Well, hope as I might, the post about Marguerite Yourcenar’s Memoirs of Hadrian is not going to write itself. You’d think from all my kvetching and putting off that I hated the book. Far from it. While I can’t say I loved the book, I enjoyed it very much. It had been on my TBR pile for years, no need to say just how many. The reason I keep putting off writing about it is because the book is a long and intricate musing of a dying man, dying Roman emperor, looking back over his life in a very long letter to his successor, Marcus Aurelius. Hadrian hopes that by telling Marcus of his life, he might be able to impart some wisdom. But I also think he is, as we all do, looking back and trying to make sense of it all, trying to put it in some kind of order (even though he admits early his life is “a shapeless mass”), to make a story of it, and to feel as though, in spite of mistakes, that he did right and is leaving the world better than it was when he arrived in it.
In character with this deeply reflective book, Yourcenar includes at the back bibliographical notes and her own reflections on writing the book. She has hewn closely to the historical record but made changes and adjustments as best suited the story. She was not trying to write a biography, this is fiction, what she is after, she explains is to attempt to “approach inner reality.” In this she is successful. I believed all of it, not once did I find myself thinking, “no way!”
Hadrian proves to be a smart, resourceful man, politically savvy but with a genuine desire to do good. He understands that war costs the empire money and men and good will and will eventually lead to its collapse. And so he embarks on missions of peace. Occasionally that peace comes at the end of a sword, but he understands that by appealing to businessmen who stand to make money from open borders, he not only earns profits for Rome in taxes, but respect and allies.
Of course he makes mistakes and has regrets. His young lover, Antinous, commits suicide and Hadrian feels responsible for it in some ways. He grieves more for the death of Antinous, than he does for the death of his wife many years later. His grief for his lover is so deep that he has Antinous’ face stamped on coins, builds temples in his honor, and actually elevates him to a god that eventually has his own cult following.
Photographs are sprinkled throughout the novel, lending a Sebald-esque flavor and anchoring Hadrian’s story into real life. The photos are of places but also of coins and sculptures of Hadrian, Antinous, and various other personages that appear in the story. It is good reading but difficult and slow. It moves, not at the pace of thought, but at the pace of one writing down his thoughts. The pen and the hand can only go so fast and as much as the reader might like to read faster than the pen writing, Yourcenar’s prose will not allow it. And perhaps that is why one should read this book, not for the story or the philosophical musings, but for the writing itself. Because Yourcenar, and the translator Grace Frick, create a brilliant piece of work embodying thoughts into a sensuous, lyrical prose that both floats and yet sits firmly on the ground.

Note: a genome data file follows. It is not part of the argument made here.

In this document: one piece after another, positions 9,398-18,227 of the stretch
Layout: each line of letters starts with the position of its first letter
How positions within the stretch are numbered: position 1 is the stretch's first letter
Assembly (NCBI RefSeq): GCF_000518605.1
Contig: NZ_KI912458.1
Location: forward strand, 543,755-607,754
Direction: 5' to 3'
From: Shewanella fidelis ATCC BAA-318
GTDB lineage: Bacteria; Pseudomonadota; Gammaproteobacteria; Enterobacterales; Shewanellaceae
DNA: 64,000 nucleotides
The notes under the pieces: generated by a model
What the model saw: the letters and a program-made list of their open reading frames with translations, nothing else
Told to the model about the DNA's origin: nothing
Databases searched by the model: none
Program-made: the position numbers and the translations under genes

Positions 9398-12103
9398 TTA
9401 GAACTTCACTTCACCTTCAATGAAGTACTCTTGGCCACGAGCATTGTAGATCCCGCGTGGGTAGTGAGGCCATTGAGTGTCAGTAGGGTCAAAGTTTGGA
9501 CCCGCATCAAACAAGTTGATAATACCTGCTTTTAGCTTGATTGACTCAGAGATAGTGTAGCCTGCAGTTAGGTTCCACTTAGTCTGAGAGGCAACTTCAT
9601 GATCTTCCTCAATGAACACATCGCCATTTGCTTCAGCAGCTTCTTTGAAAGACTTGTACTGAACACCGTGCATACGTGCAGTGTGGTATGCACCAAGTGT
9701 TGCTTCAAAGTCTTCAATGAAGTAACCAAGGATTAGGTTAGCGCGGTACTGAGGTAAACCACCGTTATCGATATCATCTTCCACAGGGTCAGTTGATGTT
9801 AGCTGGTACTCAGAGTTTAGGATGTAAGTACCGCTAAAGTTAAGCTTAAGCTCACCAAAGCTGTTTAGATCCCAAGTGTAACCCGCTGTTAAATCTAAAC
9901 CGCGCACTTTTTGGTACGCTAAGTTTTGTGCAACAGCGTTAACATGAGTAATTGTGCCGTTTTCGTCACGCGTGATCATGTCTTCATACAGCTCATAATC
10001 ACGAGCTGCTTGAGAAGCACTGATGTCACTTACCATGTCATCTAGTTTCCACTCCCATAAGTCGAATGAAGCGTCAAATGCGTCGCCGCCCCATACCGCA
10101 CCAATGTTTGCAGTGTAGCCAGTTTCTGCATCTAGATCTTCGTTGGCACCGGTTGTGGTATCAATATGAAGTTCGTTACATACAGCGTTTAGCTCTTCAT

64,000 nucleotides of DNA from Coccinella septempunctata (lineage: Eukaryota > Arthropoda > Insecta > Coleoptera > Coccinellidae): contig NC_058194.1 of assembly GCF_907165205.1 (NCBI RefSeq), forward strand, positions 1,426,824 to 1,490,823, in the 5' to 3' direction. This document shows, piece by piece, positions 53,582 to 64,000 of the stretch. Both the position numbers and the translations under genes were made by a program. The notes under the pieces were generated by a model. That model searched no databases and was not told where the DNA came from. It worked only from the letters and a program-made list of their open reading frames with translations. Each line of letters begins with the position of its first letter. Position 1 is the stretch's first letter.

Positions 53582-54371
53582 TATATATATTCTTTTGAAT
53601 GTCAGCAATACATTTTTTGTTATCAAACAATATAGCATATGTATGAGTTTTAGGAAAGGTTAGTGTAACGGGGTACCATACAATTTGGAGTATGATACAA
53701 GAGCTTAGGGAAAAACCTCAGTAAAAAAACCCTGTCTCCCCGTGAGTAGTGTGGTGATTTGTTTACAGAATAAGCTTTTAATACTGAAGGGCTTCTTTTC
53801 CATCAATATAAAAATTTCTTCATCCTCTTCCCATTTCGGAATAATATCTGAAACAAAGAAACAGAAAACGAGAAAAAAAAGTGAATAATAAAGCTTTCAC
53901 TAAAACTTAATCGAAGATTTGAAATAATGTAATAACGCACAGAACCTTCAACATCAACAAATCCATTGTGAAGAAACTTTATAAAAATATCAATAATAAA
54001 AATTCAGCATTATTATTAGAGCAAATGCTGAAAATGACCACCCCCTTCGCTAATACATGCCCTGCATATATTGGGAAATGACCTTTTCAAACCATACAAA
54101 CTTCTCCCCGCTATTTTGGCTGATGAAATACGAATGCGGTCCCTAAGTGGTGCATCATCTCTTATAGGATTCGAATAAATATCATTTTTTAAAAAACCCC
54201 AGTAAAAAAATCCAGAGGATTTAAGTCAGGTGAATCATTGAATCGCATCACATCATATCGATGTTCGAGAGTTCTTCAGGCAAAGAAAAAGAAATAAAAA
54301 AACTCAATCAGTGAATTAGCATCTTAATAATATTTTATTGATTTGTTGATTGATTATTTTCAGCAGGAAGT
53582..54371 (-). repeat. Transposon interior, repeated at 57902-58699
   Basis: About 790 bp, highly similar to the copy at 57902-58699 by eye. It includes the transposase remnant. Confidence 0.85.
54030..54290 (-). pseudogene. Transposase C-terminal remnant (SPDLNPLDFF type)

I’ll end with one of my favorite passages. It is long so don’t feel bad if you skip it.
Sometimes my life seems to me so commonplace as to be unworthy even of careful contemplation, let alone writing about it, and is not at all more important, even in my own eyes, than the life of any other person. Sometimes it seems to me unique, and for that very reason of no value, and useless, because it cannot be reduced to the common experience of men. No one thing explains me: neither vices nor my virtues serve for answer; my good fortune tells more, but only at intervals, without continuity, and above all, without logical reason. Still, the mind of man is reluctant to consider itself as the product of chance, or the passing result of destinies over which no god presides, least of all himself. A part of every life, even a life meriting very little regard, is spent in searching out the reasons for its existence, its starting point, and its source. My own failure to discover these things has sometimes inclined me toward magical explanations, and has led me to seek in the frenzies of the occult for what common sense has not taught me. When all the involved calculations prove false, and the philosophers themselves have nothing more to tell us, it is excusable to turn to the random twitter of birds, or toward the distant mechanism of the stars.